Marita prevention lectures last two school hours and aim to warn young people about a wide range of consequences and dangers related to the abuse of psychoactive substances. In the course of the lecture, we present an educational film and lead an interactive discussion on how young people can build up the right attitude in advance and say “no” to drugs when they are offered, i.e. choose to never try them. The group size is 1-4 school classes, depending on the available space and school schedule. Lectures have been adapted to the current situation in our country and to the narcotics that are currently on the Balkan market.
How we organize lectures in schools
Subjects we cover during our lectures
Presentation of the lecturer – brief presentation of the lecturers and introducing them to the pupils, presentation of the organization “Marita” and the donor who enabled the realization of the project;
The purpose of prevention and why prevention is important – the lecturer explains how important it is for pupils to make a decision that they will never even try drugs;
Experiences of addicts – examples of life stories of addicts from various angles, including the way they first tried drugs, the explanation of how their everyday life really looked like and the deep problems that this lifestyle brings with it;
Drug-related consequences – overview of the most frequent consequences of taking drugs (illnesses caused by drug abuse, loss of friends, devastating impact on family, wasted time, crime, poverty and premature death);
The division of drugs into “heavy” and “light” – a lecturer in interaction with students comes to the division of drugs into light and heavy, emphasizing that this division is misleading and that most addicts start with a “light” drug and ultimately end on “heavy” ones. It is discussed how the so-called light drugs are the most dangerous because they represent the most frequent entry into the world of drugs;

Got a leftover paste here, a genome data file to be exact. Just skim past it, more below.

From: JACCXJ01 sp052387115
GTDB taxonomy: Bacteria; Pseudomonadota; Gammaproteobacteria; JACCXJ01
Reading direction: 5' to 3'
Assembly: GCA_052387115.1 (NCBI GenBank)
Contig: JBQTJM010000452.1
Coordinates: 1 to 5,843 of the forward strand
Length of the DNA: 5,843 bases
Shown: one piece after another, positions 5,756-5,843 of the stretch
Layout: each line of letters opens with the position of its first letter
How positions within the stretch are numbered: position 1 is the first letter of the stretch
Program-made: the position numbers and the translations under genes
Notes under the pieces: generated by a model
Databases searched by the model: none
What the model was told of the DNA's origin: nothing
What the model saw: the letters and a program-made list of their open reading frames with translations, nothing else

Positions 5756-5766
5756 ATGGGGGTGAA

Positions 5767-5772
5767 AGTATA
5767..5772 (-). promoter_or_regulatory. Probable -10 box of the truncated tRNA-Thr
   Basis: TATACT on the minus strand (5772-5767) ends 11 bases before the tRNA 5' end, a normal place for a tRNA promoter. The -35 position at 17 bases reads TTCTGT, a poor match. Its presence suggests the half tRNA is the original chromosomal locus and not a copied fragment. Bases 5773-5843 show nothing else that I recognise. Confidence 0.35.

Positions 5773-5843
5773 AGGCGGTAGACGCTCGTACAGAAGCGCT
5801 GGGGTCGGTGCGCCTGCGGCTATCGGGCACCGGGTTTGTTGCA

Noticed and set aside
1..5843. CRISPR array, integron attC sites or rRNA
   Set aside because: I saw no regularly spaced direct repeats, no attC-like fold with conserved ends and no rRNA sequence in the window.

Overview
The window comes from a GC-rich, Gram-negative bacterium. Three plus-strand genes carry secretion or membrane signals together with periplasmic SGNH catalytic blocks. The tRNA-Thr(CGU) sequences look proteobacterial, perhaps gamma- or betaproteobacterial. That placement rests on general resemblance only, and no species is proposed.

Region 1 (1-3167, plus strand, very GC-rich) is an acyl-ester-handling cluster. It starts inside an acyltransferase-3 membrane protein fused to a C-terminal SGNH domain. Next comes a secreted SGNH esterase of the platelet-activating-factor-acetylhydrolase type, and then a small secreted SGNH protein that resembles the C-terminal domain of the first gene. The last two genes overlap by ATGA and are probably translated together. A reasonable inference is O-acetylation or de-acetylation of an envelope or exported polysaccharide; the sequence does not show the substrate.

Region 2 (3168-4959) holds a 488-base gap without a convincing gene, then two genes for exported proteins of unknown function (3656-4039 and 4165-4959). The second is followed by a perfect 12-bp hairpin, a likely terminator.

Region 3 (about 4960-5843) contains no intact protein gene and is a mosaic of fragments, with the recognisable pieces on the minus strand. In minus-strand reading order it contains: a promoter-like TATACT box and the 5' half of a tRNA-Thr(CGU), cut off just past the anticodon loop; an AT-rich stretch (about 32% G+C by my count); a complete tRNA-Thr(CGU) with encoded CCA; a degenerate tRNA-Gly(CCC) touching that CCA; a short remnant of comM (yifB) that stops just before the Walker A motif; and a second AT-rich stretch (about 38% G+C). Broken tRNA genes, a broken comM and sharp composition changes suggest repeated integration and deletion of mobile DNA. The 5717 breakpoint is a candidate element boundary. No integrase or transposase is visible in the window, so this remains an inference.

Comparing drugs on a scale – according to which of them causes stronger psychic/physical addiction – the lecturer in interaction with students explains the different degrees of dependence of the most represented drugs in the Balkans market;
Reasons (why?) – the lecturer explains the most frequent reasons why an individual might decide to start using drugs (crisis situations, feelings of non-fulfillment, boredom, peer pressure, environmental impact, economic status, etc.);
Risk groups (who?) – in interaction with students, the lecturer defines the characteristics of individuals who are more inclined to try drugs (low self-esteem, adrenaline addicts, etc.);
Educational film – „Marita 2“;
Questions and discussion – this time is an opportunity for pupils to ask additional questions to the lecturer and express their opinion.
The methodology of knowledge transference is based on up-to-date methodological principles and it implies:
Meaning making: – the activities are relevant to users’ needs, their assets are both acknowledged and employed, all activities are planned in a way that they can be adapted to actual participants, help them reflect and make conclusions.
Proactive approach and interactivity: – lectures are based on experiential learning. All theoretical inputs are discussed and conclusions are made jointly in order to achieve participants’ full understanding of the content. All activities are interactive and encourage pupils’ active involvement.
Positive and productive learning environment: – lecturers take special care that all participants feel physically and psychologically comfortable and safe to contribute, even to make mistakes and share their “weak” sides in order to learn.
Sustainable: – Lectures are time limited, however by close cooperation with school team, we ensure that their impacts is achieved and maintained.
Holistic: – We use approach to the learning process that, in addition to transferring knowledge and skills, also means sufficient space for changing attitudes, values and beliefs.
This approach allows an open and safe communication, active participation and interaction of pupils, and learning that respects their experiences and attitudes. This process raises their knowledge and awareness, but equally important, changes their attitudes and values, and this approach is particularly significant in approaching a sensitive topic such as drug abuse. To ensure this, staff is trained both in terms of the content and of the methodology of transferring knowledge.